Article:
On one of my favourite days in the fiord, I swapped my lie in for a rude awakening, made my way to Deep water basin to gear up and head out on Pacific Runner for a day with the scuba divers. A small boat with great engine, we raced out to the end of the fiord, a completely different experience to the scenic plod of the Adventurer. At penguin cove we got ready for our first dive. At 13 degrees it was by far the coldest wet suit dive I had done and was relieved and concerned at the abundance of layers being handed out. Again, that fresh water layer affects Milford so heavily. Even without much rain, dropping down into the water was very blurred, poor visibility for the first few metres with the thermocline affect. Below, visibility was good but the light was filtered out, so we were diving with torches. The walls of the steep cliff faces continued down vertically, many corals, including the unique black (white in colour) coral, formed forests at 10metres. Milford is divided into two, the south side being fished and the north a marine reserve. The protected crayfish sit smugly and abundantly under the cracks, somewhat confrontational with their many spiny fronds. It reminded me of the giant collection of spiders in Harry Potter.  

In between dives, after warming up with hot drink and cookies, we had one of my Milford highlights. They got us to (reluctantly) swim a short distance to the land, a beach under Bridal Veil falls. A short rocky traverse and we could bathe under my favourite, and normally inaccessible, waterfall. The icy cold water runs from way up the mountain, down the tectonic splinter only visible at certain angles. The actual waterfalls is a 55 metre drop which looks small considering its surroundings.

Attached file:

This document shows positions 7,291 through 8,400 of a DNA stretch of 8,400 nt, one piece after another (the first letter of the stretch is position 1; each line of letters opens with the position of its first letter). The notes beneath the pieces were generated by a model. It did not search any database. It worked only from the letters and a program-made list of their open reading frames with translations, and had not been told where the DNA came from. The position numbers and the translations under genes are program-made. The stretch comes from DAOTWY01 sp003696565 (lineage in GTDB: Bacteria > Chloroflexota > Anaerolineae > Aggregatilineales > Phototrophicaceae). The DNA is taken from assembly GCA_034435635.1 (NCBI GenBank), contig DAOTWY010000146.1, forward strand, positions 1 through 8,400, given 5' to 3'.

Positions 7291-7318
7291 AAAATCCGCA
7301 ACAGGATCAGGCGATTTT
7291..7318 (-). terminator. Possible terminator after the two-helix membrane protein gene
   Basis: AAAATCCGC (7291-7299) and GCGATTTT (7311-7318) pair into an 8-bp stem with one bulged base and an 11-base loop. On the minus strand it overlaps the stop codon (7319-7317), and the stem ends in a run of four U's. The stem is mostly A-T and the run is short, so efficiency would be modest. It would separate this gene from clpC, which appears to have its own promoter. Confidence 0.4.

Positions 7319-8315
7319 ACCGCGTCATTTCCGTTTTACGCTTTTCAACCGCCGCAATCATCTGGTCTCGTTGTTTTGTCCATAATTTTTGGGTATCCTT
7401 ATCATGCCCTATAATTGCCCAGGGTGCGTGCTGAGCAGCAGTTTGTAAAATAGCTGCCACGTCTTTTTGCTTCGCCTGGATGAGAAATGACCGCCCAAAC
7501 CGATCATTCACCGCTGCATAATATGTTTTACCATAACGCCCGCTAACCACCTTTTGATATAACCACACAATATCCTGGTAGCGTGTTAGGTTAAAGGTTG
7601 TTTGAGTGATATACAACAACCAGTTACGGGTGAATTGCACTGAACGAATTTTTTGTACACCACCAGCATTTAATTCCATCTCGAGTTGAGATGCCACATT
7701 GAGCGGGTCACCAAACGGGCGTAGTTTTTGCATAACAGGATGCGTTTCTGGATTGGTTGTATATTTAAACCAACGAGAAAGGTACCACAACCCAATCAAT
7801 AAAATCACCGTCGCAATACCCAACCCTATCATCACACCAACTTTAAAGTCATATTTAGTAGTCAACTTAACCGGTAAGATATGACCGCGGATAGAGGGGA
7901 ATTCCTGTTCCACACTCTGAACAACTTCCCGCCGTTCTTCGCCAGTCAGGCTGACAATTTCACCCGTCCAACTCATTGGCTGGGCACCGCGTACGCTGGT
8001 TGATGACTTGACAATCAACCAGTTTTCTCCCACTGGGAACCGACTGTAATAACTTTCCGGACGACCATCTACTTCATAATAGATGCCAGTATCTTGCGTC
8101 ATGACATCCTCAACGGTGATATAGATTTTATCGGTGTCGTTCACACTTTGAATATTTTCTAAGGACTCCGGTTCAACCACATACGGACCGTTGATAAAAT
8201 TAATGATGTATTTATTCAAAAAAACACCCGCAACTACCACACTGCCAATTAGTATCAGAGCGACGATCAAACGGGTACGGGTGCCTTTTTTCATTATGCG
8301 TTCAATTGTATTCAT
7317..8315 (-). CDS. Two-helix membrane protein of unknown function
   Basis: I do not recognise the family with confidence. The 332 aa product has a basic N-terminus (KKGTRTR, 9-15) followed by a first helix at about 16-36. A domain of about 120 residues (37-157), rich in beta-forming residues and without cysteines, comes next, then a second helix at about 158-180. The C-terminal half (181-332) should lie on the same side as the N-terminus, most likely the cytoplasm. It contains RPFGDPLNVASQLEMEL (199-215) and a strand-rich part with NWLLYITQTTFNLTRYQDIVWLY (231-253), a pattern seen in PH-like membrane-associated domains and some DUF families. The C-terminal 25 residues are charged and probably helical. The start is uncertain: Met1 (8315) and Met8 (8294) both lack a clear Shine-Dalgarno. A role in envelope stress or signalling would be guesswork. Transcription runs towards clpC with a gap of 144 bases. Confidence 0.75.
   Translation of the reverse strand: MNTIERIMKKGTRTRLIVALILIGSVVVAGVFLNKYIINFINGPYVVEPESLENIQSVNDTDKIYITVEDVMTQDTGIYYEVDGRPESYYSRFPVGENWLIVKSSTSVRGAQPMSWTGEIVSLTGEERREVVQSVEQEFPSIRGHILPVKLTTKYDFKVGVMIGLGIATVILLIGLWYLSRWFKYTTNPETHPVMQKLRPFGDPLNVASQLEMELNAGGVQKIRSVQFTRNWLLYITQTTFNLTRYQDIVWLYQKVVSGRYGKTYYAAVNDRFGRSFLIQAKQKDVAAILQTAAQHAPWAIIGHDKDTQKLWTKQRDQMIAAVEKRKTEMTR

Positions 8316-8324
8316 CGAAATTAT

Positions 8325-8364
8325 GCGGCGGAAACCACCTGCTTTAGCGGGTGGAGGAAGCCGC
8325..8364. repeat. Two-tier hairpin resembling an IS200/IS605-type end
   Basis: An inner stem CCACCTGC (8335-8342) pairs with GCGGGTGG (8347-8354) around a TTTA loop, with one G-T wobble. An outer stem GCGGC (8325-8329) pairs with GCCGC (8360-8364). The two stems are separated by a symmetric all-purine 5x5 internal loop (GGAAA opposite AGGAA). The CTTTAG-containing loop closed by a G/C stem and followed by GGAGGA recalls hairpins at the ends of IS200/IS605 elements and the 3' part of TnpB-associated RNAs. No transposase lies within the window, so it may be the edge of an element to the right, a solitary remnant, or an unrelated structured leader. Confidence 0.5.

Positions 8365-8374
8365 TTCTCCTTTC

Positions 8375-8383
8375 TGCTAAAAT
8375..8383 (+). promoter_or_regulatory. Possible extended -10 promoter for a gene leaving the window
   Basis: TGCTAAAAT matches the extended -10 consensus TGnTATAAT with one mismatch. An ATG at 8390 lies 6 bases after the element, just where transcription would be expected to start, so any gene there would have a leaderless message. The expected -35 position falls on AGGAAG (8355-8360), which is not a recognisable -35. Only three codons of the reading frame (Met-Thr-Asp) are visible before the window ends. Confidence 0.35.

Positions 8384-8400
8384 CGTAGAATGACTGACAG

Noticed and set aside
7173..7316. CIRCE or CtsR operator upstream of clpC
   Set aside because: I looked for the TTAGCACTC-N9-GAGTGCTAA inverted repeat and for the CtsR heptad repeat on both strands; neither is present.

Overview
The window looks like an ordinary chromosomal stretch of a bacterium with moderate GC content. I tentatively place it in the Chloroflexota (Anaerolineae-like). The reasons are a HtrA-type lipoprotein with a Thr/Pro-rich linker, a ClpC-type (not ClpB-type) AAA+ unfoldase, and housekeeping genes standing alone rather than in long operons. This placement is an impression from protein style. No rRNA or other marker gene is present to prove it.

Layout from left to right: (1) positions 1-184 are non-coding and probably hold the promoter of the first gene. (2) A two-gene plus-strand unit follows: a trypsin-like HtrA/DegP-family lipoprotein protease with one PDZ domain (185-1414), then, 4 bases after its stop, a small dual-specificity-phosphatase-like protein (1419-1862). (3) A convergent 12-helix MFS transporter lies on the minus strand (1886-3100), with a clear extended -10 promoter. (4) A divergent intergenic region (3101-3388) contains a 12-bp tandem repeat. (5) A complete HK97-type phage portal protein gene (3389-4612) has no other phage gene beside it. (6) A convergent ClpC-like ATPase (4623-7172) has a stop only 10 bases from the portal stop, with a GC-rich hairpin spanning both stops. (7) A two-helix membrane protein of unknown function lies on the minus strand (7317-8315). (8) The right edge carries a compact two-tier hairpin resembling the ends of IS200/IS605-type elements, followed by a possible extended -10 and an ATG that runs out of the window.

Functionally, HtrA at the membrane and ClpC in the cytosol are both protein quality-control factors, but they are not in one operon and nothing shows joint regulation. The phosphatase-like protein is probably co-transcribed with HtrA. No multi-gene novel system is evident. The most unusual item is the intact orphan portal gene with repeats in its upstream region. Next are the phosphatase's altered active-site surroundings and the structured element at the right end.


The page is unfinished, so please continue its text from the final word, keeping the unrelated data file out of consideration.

On our second dive we had a playful seal who came close enough to eyeball us before flipping and circling us. We also saw a dog shark and much more of Milford’s beautiful marine life. 

After the whole day in the fiord, a cold, wet evening was spent doing the locals kayak training, an opportunity for those living in Milford to learn how to self rescue so that the kayaks could be taken out on local missions. It was great to paddle around, up to the end of the Milford track and through the beautiful vegetation, only slightly hampered by the thought of the impending dip into the fiord, twice.  

There was a fair amount of gasping, swearing and grappling, but everyone managed to get back into their boats and pass the course. Ina’s ‘warm you up’ tea and rum was a welcome treat on shore. 

A fantastic perspective however was the fiord from above as I was lucky enough to jump on a flight to Queenstown to begin my days off. A 35 minute trip across the southern Alps puts into perspective the incredible 4 hour detour the stunning Milford road takes. We took of into the fiord, southeast on a four person plane. With a day breeze blowing we were tossed around a bit as we climbed the steep cliff faces and circled back to view Mitre Peak and the route out to sea. As we turned on ourselves we could see Milford in its entirety, and I could pinpoint my house. We flew up the river valley, over the snowcapped granite mountains of the Milford track then out of Fiordland. Still mountainous, the Remarkables are noticeably different. As they are not granite they have been eroded further so not as steep as Milford. They are one of only three mountain ranges in the world to run true north to south. On the other side we flew down Lake Wakatipu, half of its 75 miles of length to Queenstown, where we landed and made our way.